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Legislators weigh-in on wind turbines in Tazewell County  

Credit:  WVVA TV, www.wvva.com 6 January 2011 ~~

The debate over a proposed wind farm in Tazewell County is far from over.

It remains a hot button issue for local lawmakers who could see this issue play out in Richmond.

While Dominion Power continues to push for creation of a wind farm on East River Mountain, three local state reps weigh in on the issue.

“We have to stop and take a look at what we are going to do to provide energy, particularly, renewable energies that we need,” says Virginia Senator Phillip Puckett.

“I don’t think the people that I represent want it, and I certainly represent them,” says Virginia Delegate Anne Crockett-Stark.

“I feel it you own property, you have the right to use that property as you see fit as long as you are not endangering you neighbors,” says Virginia Delegate Will Morefield.

Both Delegate Morefield and Senator Puckett feel it’s a “property rights” issue. But no one was talking about pre-empting the county ordinance which bans tall structures on ridge lines.

“That will be a decision that Dominion will have to make. They have a piece of property and they own a piece of property,” says Puckett.

Legislators say that wind power is only one piece of the alternative energy puzzle. They say locales need more opportunities to invest, produce, and consume their own energy; like natural gas and coal methane.

“Buchanan County exported ninety-eight million dollars in natural gas and we utilize virtually zero percent at the local level,” says Morefield.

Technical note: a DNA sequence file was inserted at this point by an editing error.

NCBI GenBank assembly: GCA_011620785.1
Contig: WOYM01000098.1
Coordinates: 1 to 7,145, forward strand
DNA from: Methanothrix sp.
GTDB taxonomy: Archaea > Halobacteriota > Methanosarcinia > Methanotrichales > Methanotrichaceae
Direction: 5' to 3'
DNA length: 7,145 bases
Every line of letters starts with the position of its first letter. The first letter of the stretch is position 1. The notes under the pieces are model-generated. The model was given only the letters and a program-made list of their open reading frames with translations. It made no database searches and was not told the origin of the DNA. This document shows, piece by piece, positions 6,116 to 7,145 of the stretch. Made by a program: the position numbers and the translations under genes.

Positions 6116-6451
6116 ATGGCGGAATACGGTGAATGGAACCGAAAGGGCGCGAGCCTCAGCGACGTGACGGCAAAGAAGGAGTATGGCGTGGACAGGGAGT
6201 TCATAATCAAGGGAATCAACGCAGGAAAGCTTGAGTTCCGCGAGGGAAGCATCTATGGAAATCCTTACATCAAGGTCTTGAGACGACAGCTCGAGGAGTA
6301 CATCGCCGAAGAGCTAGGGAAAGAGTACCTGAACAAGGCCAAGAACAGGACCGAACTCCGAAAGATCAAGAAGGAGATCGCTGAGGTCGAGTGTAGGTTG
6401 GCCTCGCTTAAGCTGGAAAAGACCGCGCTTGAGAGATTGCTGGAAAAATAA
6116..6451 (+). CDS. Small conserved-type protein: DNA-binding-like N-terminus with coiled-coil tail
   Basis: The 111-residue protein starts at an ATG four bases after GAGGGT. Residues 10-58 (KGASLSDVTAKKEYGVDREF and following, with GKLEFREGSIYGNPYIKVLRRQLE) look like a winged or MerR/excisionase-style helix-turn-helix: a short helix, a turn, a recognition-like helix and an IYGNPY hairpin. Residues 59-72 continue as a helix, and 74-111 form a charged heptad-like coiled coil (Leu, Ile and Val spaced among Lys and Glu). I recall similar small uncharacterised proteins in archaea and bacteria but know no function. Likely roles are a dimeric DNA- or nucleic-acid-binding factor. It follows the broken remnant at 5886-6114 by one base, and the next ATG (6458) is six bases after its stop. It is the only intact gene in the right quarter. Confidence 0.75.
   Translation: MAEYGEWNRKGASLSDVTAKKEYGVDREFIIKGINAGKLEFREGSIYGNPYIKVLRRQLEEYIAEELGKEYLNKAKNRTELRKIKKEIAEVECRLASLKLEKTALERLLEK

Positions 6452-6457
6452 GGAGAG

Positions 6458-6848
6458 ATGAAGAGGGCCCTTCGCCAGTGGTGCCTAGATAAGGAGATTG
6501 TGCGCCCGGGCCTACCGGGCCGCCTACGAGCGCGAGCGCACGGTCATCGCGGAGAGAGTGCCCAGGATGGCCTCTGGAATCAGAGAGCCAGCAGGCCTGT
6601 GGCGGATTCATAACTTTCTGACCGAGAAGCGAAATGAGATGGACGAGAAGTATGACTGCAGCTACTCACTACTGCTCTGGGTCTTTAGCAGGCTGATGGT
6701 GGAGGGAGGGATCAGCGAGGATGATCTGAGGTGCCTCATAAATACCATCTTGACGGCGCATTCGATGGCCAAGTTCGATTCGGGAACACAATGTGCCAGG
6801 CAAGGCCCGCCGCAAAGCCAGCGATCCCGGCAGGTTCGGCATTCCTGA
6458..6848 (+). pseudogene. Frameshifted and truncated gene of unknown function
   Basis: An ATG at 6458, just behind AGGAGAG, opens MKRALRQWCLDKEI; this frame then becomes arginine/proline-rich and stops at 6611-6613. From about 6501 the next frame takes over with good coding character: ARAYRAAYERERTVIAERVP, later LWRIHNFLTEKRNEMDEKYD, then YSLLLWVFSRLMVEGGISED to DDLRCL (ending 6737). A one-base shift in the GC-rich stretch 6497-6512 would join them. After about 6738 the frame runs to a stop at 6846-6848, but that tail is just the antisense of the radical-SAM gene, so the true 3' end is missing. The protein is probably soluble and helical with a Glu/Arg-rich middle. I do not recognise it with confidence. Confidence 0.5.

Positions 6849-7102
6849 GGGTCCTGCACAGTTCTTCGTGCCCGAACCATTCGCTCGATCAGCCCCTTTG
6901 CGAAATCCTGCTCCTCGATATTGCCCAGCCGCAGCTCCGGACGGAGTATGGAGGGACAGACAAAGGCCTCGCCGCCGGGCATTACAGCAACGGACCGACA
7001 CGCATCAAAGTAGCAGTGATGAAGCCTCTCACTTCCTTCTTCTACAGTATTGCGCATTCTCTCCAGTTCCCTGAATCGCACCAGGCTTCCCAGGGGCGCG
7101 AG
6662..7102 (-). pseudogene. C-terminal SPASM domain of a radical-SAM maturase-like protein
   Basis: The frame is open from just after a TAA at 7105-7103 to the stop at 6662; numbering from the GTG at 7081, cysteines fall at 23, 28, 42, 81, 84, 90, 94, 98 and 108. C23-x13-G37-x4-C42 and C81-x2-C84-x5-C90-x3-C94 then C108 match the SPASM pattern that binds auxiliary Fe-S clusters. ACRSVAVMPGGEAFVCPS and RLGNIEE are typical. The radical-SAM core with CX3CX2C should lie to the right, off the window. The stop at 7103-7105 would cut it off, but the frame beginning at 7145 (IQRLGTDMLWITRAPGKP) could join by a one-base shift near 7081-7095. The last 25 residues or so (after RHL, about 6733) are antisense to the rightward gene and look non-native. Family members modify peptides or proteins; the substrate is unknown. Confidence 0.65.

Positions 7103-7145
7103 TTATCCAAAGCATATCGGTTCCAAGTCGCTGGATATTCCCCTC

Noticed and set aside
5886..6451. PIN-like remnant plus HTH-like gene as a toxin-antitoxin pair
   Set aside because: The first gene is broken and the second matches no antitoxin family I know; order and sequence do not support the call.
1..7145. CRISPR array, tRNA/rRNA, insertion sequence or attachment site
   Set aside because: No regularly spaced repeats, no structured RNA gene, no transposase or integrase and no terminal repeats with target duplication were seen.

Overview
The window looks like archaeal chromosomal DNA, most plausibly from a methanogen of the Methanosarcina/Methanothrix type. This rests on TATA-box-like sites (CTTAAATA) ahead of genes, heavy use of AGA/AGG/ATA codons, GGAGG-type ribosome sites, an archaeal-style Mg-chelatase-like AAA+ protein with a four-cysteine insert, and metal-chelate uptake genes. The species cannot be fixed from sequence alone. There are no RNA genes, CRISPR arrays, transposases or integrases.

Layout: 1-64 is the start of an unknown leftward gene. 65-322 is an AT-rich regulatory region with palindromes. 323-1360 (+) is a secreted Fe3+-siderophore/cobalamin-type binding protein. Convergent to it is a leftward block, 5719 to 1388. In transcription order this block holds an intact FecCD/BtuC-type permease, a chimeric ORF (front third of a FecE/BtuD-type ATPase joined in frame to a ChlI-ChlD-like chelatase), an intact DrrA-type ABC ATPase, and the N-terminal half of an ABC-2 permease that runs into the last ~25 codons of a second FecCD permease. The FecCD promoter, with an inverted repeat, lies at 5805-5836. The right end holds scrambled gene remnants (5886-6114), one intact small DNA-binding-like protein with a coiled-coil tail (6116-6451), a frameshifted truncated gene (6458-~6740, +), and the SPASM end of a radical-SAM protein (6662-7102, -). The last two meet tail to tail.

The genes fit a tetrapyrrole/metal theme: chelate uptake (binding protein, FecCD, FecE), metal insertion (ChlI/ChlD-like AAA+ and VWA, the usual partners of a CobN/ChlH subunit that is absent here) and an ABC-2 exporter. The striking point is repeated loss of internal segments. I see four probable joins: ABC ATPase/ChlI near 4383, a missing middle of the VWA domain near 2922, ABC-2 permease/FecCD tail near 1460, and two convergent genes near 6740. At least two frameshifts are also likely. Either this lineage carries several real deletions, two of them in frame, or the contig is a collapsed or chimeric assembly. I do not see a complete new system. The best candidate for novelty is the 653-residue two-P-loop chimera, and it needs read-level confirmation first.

All agree that more alternatives are needed in the Commonwealth to keep up with the escalating demand for energy.

“I have always supported coal and I don’t think this country can operate without it. I am willing to take a look at renewable and I think that wind is one of them,” says Puckett.

Source:  WVVA TV, www.wvva.com 6 January 2011

This article is the work of the source indicated. Any opinions expressed in it are not necessarily those of National Wind Watch.

The copyright of this article resides with the author or publisher indicated. As part of its noncommercial effort to present the environmental, social, scientific, and economic issues of large-scale wind power development to a global audience seeking such information, National Wind Watch endeavors to observe “fair use” as provided for in section 107 of U.S. Copyright Law and similar “fair dealing” provisions of the copyright laws of other nations. Send requests to excerpt, general inquiries, and comments via e-mail.

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